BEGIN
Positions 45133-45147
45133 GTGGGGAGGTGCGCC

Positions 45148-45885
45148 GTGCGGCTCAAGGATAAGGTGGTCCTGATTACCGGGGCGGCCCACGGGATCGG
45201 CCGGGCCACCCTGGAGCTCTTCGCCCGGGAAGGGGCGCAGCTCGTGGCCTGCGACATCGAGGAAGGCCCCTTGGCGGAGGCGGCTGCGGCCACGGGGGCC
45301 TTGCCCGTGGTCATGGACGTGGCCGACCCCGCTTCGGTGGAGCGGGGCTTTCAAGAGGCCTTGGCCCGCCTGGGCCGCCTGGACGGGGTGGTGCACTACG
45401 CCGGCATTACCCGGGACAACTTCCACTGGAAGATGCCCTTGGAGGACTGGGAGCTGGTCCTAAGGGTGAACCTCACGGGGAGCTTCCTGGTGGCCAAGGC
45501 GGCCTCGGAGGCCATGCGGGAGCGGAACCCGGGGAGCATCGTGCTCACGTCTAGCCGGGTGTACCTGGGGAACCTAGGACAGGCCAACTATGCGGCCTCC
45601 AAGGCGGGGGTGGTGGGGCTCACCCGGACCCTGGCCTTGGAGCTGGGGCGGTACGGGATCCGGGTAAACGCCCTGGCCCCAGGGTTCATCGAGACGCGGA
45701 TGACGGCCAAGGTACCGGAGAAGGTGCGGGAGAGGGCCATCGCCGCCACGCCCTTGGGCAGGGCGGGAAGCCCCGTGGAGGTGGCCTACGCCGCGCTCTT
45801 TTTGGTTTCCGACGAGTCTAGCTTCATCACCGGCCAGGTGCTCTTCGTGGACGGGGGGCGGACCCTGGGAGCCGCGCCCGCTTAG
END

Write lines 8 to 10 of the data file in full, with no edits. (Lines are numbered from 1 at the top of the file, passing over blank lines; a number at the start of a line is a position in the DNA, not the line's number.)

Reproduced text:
45501 GGCCTCGGAGGCCATGCGGGAGCGGAACCCGGGGAGCATCGTGCTCACGTCTAGCCGGGTGTACCTGGGGAACCTAGGACAGGCCAACTATGCGGCCTCC
45601 AAGGCGGGGGTGGTGGGGCTCACCCGGACCCTGGCCTTGGAGCTGGGGCGGTACGGGATCCGGGTAAACGCCCTGGCCCCAGGGTTCATCGAGACGCGGA
45701 TGACGGCCAAGGTACCGGAGAAGGTGCGGGAGAGGGCCATCGCCGCCACGCCCTTGGGCAGGGCGGGAAGCCCCGTGGAGGTGGCCTACGCCGCGCTCTT